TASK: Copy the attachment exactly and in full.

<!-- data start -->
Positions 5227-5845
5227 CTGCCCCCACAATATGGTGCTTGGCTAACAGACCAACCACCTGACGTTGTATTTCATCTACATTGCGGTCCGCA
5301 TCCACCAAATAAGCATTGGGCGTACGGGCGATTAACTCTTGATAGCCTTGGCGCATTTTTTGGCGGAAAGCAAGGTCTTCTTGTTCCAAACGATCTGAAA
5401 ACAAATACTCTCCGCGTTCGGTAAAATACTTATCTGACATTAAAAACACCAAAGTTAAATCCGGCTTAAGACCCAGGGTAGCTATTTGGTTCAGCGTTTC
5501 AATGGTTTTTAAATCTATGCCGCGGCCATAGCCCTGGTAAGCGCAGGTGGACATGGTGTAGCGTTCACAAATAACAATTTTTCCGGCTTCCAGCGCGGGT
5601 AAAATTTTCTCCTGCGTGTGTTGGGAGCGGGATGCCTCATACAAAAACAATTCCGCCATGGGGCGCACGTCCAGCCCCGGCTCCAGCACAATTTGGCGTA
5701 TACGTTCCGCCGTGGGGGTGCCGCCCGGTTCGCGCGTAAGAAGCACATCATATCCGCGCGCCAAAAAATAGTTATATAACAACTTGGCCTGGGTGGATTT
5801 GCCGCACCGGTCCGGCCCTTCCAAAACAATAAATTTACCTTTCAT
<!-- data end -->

Positions 5227-5845
5227 CTGCCCCCACAATATGGTGCTTGGCTAACAGACCAACCACCTGACGTTGTATTTCATCTACATTGCGGTCCGCA
5301 TCCACCAAATAAGCATTGGGCGTACGGGCGATTAACTCTTGATAGCCTTGGCGCATTTTTTGGCGGAAAGCAAGGTCTTCTTGTTCCAAACGATCTGAAA
5401 ACAAATACTCTCCGCGTTCGGTAAAATACTTATCTGACATTAAAAACACCAAAGTTAAATCCGGCTTAAGACCCAGGGTAGCTATTTGGTTCAGCGTTTC
5501 AATGGTTTTTAAATCTATGCCGCGGCCATAGCCCTGGTAAGCGCAGGTGGACATGGTGTAGCGTTCACAAATAACAATTTTTCCGGCTTCCAGCGCGGGT
5601 AAAATTTTCTCCTGCGTGTGTTGGGAGCGGGATGCCTCATACAAAAACAATTCCGCCATGGGGCGCACGTCCAGCCCCGGCTCCAGCACAATTTGGCGTA
5701 TACGTTCCGCCGTGGGGGTGCCGCCCGGTTCGCGCGTAAGAAGCACATCATATCCGCGCGCCAAAAAATAGTTATATAACAACTTGGCCTGGGTGGATTT
5801 GCCGCACCGGTCCGGCCCTTCCAAAACAATAAATTTACCTTTCAT